Organic food, often linked with progressive politics, is also popular among white supremacists

Jacob Chansley, a.k.a. the QAnon Shaman who stormed the US Capitol, refused to eat food in jail because it was not organic. Credit: Robert Nickelsberg/Getty Images
Jacob Chansley, a.k.a. the QAnon Shaman who stormed the US Capitol, refused to eat food in jail because it was not organic. Credit: Robert Nickelsberg/Getty Images

While most people associate organic food and farmers markets with progressive politics and cosmopolitan values, they’re also a draw for certain elements of neo-fascist culture.

Part of this connection between organic food and white supremacy dates back to Nazi Germany, where there was a strong ethos about the importance of nature, healthy eating, and natural foods. For modern white supremacists “purity is central,” says Pete Simi, an associate professor of sociology at Chapman University who has spent about 25 years studying right wing extremism and political violence. “Purity is very much the way in which they organize the world, in terms of pure and impure.”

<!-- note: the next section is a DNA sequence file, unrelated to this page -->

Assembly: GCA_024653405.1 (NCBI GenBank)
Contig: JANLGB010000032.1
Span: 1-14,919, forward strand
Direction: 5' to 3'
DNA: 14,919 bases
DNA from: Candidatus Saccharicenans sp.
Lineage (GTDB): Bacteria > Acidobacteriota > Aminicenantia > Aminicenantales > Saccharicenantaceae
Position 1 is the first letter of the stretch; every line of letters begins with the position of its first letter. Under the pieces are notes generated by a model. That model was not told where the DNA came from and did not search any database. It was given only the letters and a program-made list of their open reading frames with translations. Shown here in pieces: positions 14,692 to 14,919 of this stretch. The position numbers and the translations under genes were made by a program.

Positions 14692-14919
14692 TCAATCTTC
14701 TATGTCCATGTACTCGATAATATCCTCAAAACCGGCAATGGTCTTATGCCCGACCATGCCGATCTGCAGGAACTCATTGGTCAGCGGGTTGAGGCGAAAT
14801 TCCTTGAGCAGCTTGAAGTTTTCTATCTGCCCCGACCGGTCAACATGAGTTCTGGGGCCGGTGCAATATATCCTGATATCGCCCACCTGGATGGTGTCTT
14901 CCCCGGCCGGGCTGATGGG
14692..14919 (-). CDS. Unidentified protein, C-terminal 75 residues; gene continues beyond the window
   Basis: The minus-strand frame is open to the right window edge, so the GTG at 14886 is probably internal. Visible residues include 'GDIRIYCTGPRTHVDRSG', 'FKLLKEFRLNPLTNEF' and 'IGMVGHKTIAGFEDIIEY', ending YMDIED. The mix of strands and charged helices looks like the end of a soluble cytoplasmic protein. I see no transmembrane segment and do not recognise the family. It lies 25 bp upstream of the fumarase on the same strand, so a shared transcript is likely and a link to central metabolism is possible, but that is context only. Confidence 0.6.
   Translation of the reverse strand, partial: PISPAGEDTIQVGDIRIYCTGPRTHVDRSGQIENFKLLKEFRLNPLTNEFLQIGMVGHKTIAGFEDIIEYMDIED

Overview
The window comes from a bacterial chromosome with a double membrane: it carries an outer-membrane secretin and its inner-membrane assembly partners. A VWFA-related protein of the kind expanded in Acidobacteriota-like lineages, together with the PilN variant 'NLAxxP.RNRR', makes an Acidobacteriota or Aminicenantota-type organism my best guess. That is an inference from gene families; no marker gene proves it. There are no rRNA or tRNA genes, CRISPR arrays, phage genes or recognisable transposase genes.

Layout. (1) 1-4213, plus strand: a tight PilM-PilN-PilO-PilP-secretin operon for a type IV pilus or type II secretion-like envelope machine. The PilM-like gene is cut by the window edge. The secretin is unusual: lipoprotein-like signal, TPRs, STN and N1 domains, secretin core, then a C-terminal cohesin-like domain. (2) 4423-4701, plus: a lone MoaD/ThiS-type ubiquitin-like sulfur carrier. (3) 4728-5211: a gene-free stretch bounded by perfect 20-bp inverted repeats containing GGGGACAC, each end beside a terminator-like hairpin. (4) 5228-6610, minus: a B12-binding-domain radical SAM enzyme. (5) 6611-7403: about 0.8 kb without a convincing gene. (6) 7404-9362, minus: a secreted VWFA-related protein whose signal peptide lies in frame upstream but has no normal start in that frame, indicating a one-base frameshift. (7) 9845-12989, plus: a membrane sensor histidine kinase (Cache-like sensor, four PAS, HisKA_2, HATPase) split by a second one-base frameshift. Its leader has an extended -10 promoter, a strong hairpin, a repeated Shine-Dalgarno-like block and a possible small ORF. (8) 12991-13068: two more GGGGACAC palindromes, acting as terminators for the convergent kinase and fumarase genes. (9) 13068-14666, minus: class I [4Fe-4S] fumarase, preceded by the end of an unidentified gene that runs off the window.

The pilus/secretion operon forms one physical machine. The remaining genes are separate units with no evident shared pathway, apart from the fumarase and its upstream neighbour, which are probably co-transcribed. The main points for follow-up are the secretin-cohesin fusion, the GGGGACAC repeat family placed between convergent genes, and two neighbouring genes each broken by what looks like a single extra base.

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That dichotomy is used to describe race. It’s used to describe environments—which is why Trump’s comment about “shithole countries” was so dangerous, Simi adds, “because he was dehumanizing people and acquainting them with impurity.” And it’s used to describe food.

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It’s not just organic farming. Extremists do this across subcultures, Simi says: gaming, MMA, Scottish highlander festivals. “The more they do that, the more they’re able to gain a presence in these different subcultures, that just strengthens their connections to society,” he says. “And it makes it that much harder to unroot this world view that obviously is a substantial, central part of our society’s history.”

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